SPECIES: Potentilla newberryi
Table of Contents

INTRODUCTORY


Photo credit: Modoc National Forest


AUTHORSHIP AND CITATION:
Reeves, Sonja L. 2007. Potentilla newberryi. In: Fire Effects Information System, [Online]. U.S. Department of Agriculture, Forest Service, Rocky Mountain Research Station, Fire Sciences Laboratory (Producer). Available: http://www.fs.fed.us/database/feis/ [].

FEIS ABBREVIATION:
POTNEW

NRCS PLANT CODE [19]:
PONE7

COMMON NAMES:
Newberry's cinquefoil

TAXONOMY:
The scientific name of Newberry's cinquefoil is Potentilla newberryi Gray (Rosaceae) [2,4,5,6].

SYNONYMS:
None

LIFE FORM:
Forb

FEDERAL LEGAL STATUS:
No special status

OTHER STATUS:
Information on state-level protected status of plants in the United States is available at NatureServe.

INFORMATION AVAILABLE:
In March of 2008 an extensive search was done to locate information on Newberry's cinquefoil with little success (see FEIS's list of source literature). The following paragraphs provide details of the information that was available.


GENERAL INFORMATION ON DISTRIBUTION


GENERAL DISTRIBUTION:
Newberry's cinquefoil occurs from south-central Washington, south through eastern Oregon to northeast California and northwest Nevada [2]. NatureServe provides a distributional map of Newberry's cinquefoil.

HABITAT TYPES AND PLANT COMMUNITIES:
Newberry's cinquefoil is most commonly found in sagebrush (Artemisia spp.) and juniper (Juniperus spp.) woodland communities [11,14,15].

Newberry's cinquefoil is a community dominant in the following vegetation types in Oregon:


GENERAL INFORMATION ON BIOLOGY, ECOLOGY, AND FIRE


GENERAL BOTANICAL CHARACTERISTICS:
This description provides characteristics that may be relevant to fire ecology, and is not meant for identification. Keys for identification are available in these sources: [2,4,5,7].

Newberry's cinquefoil is a biennial or short-lived perennial forb. Numerous, leafy stems grow from a slender taproot and branched root crown. Stems are prostrate to decumbent and generally 2 to 16 inches (5-40 cm) in length. Leaves are pinnately dissected and mostly cauline. The entire plant has a hirsute pubescence. The inflorescence is a many-flowered cyme. Newberry's cinquefoil produces "many" achenes [1,2,4,5,17,20].

Newberry's cinquefoil is not rhizomatous [5].

RAUNKIAER [16] LIFE FORM:
Chamaephyte
Hemicryptophyte

REGENERATION:
Newberry's cinquefoil regenerates primarily from seed. Most cinquefoil species produce large numbers of viable seeds [18].

SITE CHARACTERISTICS:
Newberry's cinquefoil almost always occurs in wetlands where there is some seasonal drying, such as dry lakeshores, vernal pools, waterholes, and river shorelines [1,2,4,5,7,15,20].
 

Elevation range for Newberry's cinquefoil by state or region
State or region Elevation
California 4,300 to 7,200 feet (1,300-2,200 m) [4,15]
Nevada 4,500 to 5,000 feet (1,400-1,500 m) [7]
Intermountain West 4,300 to 5,900 feet (1,300-1,800 m) [2]

SUCCESSIONAL STATUS:
Newberry's cinquefoil is a community dominant in several late-seral vegetation types in Oregon (see Habitat Types and Plant Communities).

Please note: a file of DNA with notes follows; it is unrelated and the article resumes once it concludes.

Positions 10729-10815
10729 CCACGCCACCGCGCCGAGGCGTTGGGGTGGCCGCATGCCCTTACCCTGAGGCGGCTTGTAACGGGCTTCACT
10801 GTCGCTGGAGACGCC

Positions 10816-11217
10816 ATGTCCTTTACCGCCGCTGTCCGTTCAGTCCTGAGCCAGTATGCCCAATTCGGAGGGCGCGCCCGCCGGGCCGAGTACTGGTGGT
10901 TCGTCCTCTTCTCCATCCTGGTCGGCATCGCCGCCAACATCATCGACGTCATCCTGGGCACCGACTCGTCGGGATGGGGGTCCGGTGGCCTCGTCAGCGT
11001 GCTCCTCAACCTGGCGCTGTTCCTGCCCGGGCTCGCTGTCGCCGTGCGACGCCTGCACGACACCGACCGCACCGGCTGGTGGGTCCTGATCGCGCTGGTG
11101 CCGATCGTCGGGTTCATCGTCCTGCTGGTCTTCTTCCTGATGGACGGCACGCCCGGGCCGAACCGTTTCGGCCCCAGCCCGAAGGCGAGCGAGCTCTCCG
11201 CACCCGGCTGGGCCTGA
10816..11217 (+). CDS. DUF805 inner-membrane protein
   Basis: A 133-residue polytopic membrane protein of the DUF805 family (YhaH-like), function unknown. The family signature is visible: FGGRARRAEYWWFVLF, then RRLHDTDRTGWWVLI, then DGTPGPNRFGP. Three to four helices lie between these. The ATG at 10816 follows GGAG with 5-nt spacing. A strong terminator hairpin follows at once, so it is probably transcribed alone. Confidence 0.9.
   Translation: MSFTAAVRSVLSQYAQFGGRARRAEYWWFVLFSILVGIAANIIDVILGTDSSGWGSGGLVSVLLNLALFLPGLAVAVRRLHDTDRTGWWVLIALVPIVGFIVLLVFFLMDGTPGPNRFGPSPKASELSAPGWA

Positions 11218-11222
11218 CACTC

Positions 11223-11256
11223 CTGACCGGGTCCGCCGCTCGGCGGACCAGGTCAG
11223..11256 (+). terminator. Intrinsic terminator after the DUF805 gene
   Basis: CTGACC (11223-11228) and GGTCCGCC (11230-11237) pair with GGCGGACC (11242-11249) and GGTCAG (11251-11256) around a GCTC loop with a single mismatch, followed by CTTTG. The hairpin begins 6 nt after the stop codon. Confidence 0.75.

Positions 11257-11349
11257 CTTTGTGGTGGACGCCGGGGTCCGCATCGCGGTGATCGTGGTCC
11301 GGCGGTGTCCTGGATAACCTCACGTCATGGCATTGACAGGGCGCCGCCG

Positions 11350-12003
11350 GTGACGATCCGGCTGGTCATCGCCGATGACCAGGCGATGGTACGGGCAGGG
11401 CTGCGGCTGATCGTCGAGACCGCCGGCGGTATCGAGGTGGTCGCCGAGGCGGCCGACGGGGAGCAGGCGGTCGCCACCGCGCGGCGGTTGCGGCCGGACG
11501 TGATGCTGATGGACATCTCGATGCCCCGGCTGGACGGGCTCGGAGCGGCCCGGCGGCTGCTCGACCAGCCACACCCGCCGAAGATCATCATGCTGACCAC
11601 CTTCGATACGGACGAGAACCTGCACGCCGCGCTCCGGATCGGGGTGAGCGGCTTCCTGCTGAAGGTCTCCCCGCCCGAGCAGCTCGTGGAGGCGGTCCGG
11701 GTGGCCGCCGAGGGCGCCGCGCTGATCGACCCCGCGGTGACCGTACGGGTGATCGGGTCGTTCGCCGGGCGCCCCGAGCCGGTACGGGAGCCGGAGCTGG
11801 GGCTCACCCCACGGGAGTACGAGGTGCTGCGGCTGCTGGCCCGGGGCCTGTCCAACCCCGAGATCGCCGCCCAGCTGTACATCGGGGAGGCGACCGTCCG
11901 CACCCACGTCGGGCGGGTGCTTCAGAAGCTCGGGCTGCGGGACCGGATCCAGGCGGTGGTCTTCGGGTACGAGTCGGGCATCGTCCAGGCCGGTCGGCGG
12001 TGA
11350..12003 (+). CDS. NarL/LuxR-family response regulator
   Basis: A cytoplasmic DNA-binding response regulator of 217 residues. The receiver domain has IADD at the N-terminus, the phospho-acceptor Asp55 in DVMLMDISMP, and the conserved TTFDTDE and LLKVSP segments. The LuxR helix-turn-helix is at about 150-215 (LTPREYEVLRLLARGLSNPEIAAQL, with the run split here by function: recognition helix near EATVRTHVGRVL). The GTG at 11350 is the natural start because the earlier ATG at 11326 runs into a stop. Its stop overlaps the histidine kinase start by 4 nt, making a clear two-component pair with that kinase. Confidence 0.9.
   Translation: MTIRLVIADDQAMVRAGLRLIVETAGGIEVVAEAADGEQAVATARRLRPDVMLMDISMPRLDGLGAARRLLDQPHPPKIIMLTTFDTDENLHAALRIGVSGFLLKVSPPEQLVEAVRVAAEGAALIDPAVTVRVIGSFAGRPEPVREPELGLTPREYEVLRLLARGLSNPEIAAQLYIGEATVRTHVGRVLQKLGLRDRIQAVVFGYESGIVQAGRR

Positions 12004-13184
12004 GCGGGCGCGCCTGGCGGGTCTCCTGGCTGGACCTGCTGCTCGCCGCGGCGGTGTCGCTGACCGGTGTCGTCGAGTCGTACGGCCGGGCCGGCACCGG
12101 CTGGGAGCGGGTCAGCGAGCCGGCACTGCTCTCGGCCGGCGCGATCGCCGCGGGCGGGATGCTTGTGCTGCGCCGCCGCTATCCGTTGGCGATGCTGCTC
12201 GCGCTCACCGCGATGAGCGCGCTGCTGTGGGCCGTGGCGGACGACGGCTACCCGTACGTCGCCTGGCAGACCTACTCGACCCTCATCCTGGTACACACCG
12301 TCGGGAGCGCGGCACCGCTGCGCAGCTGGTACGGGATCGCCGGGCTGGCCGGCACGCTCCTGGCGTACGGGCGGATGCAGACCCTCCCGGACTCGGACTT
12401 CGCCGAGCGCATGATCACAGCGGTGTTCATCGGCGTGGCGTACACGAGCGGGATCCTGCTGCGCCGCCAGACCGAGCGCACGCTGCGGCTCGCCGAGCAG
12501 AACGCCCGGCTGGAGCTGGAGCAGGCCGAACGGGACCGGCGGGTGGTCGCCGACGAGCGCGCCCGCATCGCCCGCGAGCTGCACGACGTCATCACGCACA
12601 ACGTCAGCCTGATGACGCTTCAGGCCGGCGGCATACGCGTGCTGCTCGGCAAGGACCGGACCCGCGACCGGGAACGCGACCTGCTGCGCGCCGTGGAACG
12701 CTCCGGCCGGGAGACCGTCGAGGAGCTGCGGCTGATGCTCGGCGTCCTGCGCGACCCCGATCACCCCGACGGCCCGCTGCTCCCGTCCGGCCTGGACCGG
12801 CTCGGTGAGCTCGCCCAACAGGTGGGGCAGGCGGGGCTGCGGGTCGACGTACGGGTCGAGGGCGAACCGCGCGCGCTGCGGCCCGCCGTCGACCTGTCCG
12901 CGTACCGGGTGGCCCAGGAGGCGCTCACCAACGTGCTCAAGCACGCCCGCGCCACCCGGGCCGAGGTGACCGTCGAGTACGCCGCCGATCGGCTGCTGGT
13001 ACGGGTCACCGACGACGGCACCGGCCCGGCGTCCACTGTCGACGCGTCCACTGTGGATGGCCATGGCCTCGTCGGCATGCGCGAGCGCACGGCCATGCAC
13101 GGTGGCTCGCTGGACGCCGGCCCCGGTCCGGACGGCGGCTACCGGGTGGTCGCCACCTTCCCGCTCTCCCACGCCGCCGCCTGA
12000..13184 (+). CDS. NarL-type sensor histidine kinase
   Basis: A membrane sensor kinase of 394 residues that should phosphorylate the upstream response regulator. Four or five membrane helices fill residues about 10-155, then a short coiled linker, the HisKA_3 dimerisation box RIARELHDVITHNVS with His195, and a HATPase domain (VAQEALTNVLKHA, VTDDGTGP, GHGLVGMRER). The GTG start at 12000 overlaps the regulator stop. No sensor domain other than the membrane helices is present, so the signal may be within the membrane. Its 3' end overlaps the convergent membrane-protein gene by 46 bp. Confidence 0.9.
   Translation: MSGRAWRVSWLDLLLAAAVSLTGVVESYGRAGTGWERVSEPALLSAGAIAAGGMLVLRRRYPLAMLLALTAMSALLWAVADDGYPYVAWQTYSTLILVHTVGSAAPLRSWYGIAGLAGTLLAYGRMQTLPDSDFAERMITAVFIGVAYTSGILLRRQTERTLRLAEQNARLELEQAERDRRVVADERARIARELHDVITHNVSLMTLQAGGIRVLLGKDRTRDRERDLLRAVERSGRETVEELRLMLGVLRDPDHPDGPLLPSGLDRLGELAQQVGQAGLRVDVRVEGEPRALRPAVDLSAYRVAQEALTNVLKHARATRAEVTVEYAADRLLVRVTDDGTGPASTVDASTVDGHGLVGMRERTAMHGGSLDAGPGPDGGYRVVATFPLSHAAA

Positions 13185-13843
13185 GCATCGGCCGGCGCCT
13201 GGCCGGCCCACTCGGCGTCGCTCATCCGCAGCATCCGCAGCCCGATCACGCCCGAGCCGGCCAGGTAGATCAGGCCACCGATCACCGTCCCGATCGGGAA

Newberry's cinquefoil is generally abundant or increases after lengthy spring flooding in the silver sagebrush communities in Oregon [13].

SEASONAL DEVELOPMENT:

Flowering period for Newberry's cinquefoil
State or region Anthesis period
California May to July [15]
Nevada April to July [7]
Washington April to July [20]
Intermountain West June to July [2]
Pacific Northwest April to July [5]

FIRE ECOLOGY AND MANAGEMENT:
Newberry's cinquefoil may establish from seed or sprout from the root crown after fire; however, as of this writing (2008), no information is available regarding fire adaptations or fire effects on Newberry's cinquefoil.

More information is needed on the basic biology and ecology of Newberry's cinquefoil before management recommendations are possible. The following table provides fire regime information that may be relevant to Newberry's cinquefoil.

Fire regime information for vegetation communities where Newberry's cinquefoil may occur. Fire regime characteristics are taken from the LANDFIRE Rapid Assessment Vegetation Model [10]. This vegetation model was developed by local experts using available literature, local data, and/or expert opinion as documented in the PDF file linked from the Potential Natural Vegetation Group listed below. Cells are blank where information is not available in the Rapid Assessment Vegetation Model.
Pacific Northwest Great Basin Northern Rockies
Pacific Northwest
Vegetation Community (Potential Natural Vegetation Group) Fire severity* Fire regime characteristics
Percent of fires Mean interval
(years)
Minimum interval
(years)
Maximum interval
(years)
Northwest Shrubland
Low sagebrush Replacement 41% 180    
Mixed 59% 125    
Northwest Woodland
Western juniper (pumice) Replacement 33% >1,000    
Mixed 67% 500    
Great Basin
Vegetation Community (Potential Natural Vegetation Group) Fire severity* Fire regime characteristics
Percent of fires Mean interval
(years)
Minimum interval
(years)
Maximum interval
(years)
Great Basin Shrubland
Juniper and pinyon-juniper steppe woodland Replacement 20% 333 100 >1,000
Mixed 31% 217 100 >1,000
Surface or low 49% 135 100  
Northern Rockies
Vegetation Community (Potential Natural Vegetation Group) Fire severity* Fire regime characteristics
Percent of fires Mean interval
(years)
Minimum interval
(years)
Maximum interval
(years)
Northern Rockies Shrubland
Low sagebrush shrubland Replacement 100% 125 60 150
*Fire Severities:
Replacement=Any fire that causes greater than 75% top removal of a vegetation-fuel type, resulting in general replacement of existing vegetation; may or may not cause a lethal effect on the plants.